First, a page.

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The publishers hated it.

By August 19, 2020September 9th, 2020No Comments

The cover of ‘The IPCRESS File’ by Len Deighton, that is.  Afraid the white dustjacket would get marked and dirty, sitting around in bookshops.

They needn’t have worried; the book sold out in 24 hours. And now, a signed first edition with clean dustjacket will set you back $3,000.

The book didn’t just change the rules and conventions of spy fiction. Gone were the public school officer types, replaced by a bolshy working-class anti-hero with several chips on his shoulder. The 60s had arrived and nothing was ever going to be the same.

The dustjacket too was a revelation. Designed by Deighton’s friend, Raymond Hawkey, clean, elegant and superbly photographed, type and image spilt over onto the spine and onto the back cover. It was surely a major factor in the success of the novel, and though it’s been imitated, no one has ever bettered it.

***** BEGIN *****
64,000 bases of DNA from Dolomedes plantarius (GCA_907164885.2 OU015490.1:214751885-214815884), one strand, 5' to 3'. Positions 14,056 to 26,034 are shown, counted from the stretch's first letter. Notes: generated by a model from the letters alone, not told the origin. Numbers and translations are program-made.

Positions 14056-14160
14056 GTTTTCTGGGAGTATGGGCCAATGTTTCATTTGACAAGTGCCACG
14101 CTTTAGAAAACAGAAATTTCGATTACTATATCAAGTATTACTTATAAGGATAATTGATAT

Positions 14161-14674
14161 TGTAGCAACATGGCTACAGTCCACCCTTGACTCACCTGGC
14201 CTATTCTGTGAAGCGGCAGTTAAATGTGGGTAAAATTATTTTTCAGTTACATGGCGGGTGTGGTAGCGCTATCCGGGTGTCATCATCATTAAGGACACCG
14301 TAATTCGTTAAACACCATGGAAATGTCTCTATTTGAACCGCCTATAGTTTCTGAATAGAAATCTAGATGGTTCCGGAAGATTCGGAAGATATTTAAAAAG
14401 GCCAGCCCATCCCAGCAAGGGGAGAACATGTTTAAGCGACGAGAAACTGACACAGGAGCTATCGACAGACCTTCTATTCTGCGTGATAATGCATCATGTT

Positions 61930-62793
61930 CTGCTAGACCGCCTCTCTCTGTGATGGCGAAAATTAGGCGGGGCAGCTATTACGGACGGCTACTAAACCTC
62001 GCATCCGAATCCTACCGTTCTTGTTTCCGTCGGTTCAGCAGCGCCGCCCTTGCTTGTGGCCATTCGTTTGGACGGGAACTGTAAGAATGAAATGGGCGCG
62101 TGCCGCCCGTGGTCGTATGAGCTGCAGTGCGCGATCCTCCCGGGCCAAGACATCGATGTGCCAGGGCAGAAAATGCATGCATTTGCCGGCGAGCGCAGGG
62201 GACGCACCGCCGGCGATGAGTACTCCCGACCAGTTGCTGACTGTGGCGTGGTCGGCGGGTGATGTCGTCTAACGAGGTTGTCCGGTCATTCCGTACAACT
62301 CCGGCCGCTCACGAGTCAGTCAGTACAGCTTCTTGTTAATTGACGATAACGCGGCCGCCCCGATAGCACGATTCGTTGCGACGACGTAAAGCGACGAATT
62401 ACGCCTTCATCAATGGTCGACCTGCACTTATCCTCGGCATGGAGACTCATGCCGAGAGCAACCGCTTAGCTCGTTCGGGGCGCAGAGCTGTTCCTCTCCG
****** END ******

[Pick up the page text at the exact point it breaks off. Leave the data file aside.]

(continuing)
For once, something has earned the phrase, ‘iconic’.

To find out more about Raymond Hawkey, visit Mike Dempsey’s excellent website, at


Akyl Borubaev, the hard-bitten Inspector of the Bishkek Murder Squad attempts to police the mysterious, unstable, corrupt state of Kyrgyzstan, where everyone lies and no one can be trusted.

‘A KILLING WINTER’, the first in the Akyl Borubaev series of crime novels, was called ‘Even better than Child 44’ by Anthony Horowitz, and ‘storytelling of the highest quality’ by the Daily Mail.
It was voted one of the top 40 novels of the past five years by the Sunday Times.

All four Borubaev novels are available as eBooks or paperbacks from Amazon –